My goal this week, I plan on walking home from the Skytrain. I told my other half that I would be home later than usual because I plan to walk from the station. I won’t be doing my “Toronto walk.” If I did that, then the walk would kill me; New Westminster has a lot of hills and from the station most of the trip is uphill, or on a rising slant, so I will be taking things nice and easy.

It’s a new plan. It’s about change, and I am all about changing if I improve myself: Never stop learning, and never stop self-improvement.
—Robert Confiant 6 May 2018 Continue reading “Keep moving”

Gender roles and expectations (Dating for dating sake)

The last post I discussed that I always knew, or part of me did any way, I was gay. In the post, I stated that I dated. The word “date” here might be overstated.

I grew up and attended Catholic K -8 grade school in a community where it was half Italian and half ‘English’ (for want of a better word with English, Irish and Scottish ancestry mix), and where never the two shall mix.

As I stated in my previous post, I always had crushes on girls who were out of reach (I believe that was more subconscious on my part). While in grade school, I tended to have had crushes on the Italian girls; I don’t think it was reciprocal; since, they never showed any interest in me. To be honest here, I don’t know if it was just me, or the fact that I wasn’t Italian myself, or the fact I had Cerebral Palsy, or a combination of these. It doesn’t matter – they clearly were not interested. It was slightly different with the English girls.

With the English girls, I at least got a date to the dances, but there was never a follow up date. We would end up just being friends. And, this is how it continued throughout the rest of my life with girls and I just being friends.

When I finally came out, this was perfect. It was perfect because we had the topic of ‘men’ in common and the women liked it because there was no sexual tension between us. I think these women also liked the fact that they could get a perspective of a man on men. This arrangement of having female friends worked out for me because I found I could be completely myself (Straight me don’t discuss their feelings as freely; at least my generation of men do not).

On reflection at 56 yo, I believe I tried to date while younger because it was expected of me. I also think that if it wasn’t so ingrained in our culture, I wouldn’t have to have attempted dating. As I said in my previous post, my handicap hid a lot of questions.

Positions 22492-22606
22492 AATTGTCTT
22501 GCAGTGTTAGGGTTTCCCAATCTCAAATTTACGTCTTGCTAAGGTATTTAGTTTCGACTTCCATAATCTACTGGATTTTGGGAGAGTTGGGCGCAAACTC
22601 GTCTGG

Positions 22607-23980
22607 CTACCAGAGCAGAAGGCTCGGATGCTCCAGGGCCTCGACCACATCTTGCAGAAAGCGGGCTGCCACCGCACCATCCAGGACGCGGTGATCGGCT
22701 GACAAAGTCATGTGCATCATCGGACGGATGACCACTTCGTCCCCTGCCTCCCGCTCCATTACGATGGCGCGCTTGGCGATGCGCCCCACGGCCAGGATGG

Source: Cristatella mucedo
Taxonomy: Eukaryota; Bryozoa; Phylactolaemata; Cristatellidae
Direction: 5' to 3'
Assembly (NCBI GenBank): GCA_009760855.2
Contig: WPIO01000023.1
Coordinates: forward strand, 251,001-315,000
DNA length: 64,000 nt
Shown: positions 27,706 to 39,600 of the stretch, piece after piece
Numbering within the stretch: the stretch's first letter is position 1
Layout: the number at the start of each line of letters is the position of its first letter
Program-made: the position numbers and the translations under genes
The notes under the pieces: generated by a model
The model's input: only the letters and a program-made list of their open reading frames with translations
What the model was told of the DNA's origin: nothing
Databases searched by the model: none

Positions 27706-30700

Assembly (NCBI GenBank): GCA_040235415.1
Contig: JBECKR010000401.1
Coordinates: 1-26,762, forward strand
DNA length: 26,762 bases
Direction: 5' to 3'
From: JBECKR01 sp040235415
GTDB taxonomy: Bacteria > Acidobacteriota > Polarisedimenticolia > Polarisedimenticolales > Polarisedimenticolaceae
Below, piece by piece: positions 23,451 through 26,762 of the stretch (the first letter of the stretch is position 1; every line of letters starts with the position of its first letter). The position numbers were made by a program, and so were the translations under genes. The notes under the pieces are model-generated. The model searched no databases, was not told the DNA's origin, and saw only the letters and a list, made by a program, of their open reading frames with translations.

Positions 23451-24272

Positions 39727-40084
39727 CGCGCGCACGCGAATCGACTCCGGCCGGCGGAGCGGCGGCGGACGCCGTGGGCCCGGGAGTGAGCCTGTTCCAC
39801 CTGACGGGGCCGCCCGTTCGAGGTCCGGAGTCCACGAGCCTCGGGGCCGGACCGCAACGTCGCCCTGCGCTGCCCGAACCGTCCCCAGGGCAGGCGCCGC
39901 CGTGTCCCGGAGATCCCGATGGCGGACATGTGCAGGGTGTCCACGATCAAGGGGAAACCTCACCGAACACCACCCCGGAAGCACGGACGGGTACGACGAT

Gender roles

I have no regrets about the past; I have no regrets at all.
—Robert Confiant 3 April 2018

Hidden Figures, the story of women in NASA (formerly the NACA)

Hidden Figures

Hidden Figures the story of women in NASA (formerly the NACA)

I am currently reading the book: Hidden Figures by Margot Lee Shetterly.

I saw the movie first.

I would have read the book first, but I never heard of this story before, and it an important story to tell. I never knew NACA (and later NASA) hired women (never mind women of color).

These women were known as “computers,” before there were machines called, “Computers.” Their job was to handle the many calculations required by the engineers. Many of these women held Master’s and Doctorate degrees at their universities.

The story takes place in the 1950s and 1960s, so segregation was a reality of the day. For the most part the attitude was, “let’s get the job done.” I am not saying, that there weren’t barriers to overcome, on the contrary, segregation, women’s right regarding peer respect, salary and promotion issues were a reality these women faced daily. Despite these concern, the women persevered and, eventually, they succeeded.

I am glad I saw the movie (and I am currently reading the book). As books do, it goes into further depth and detail of the aerodynamics history.
Robert Confiant 10 February 2018



One more time

It’s been a while, since I last posted, and it will be a little while more. I am on the “Learn French” kick. As a result, I have been spending a lot of my energy on this task.

I have a French last name, Confiant. We have traced the family to the south of France. Our family moved to Saint Pierre et Miquelon (a French satellite off the coast of Newfoundland) many generations ago. For reasons that are lost in history, our family settled in Cape Breton N.S. (Canada). At the time assimilation was occurring. It was either assimilate, or move out, (Which is why one finds French settlement in Louisiana and surrounding areas). My family chose to stay; they chose to assimilate. In so doing, we lost the capability to speak French.

My partner and I  are planning a trip to France next year. I am attempting to learn French (again). I have a French last name, so I figured I better try ti learn the language.

Numerous times in the past, I tried to learn French for the same reason I always attempted to get in touch with my roots. All my attempts were in vain. I found I could read quite a lot of the language; I failed to speak it well. I didn’t get much practice with it, so I gave up each time. This time around, I hope to succeed.

I will try to post at least once a week. Jusque-là, souhaite-moi bonne chance.

Au revoir,
Robert Confiant 2 February 2018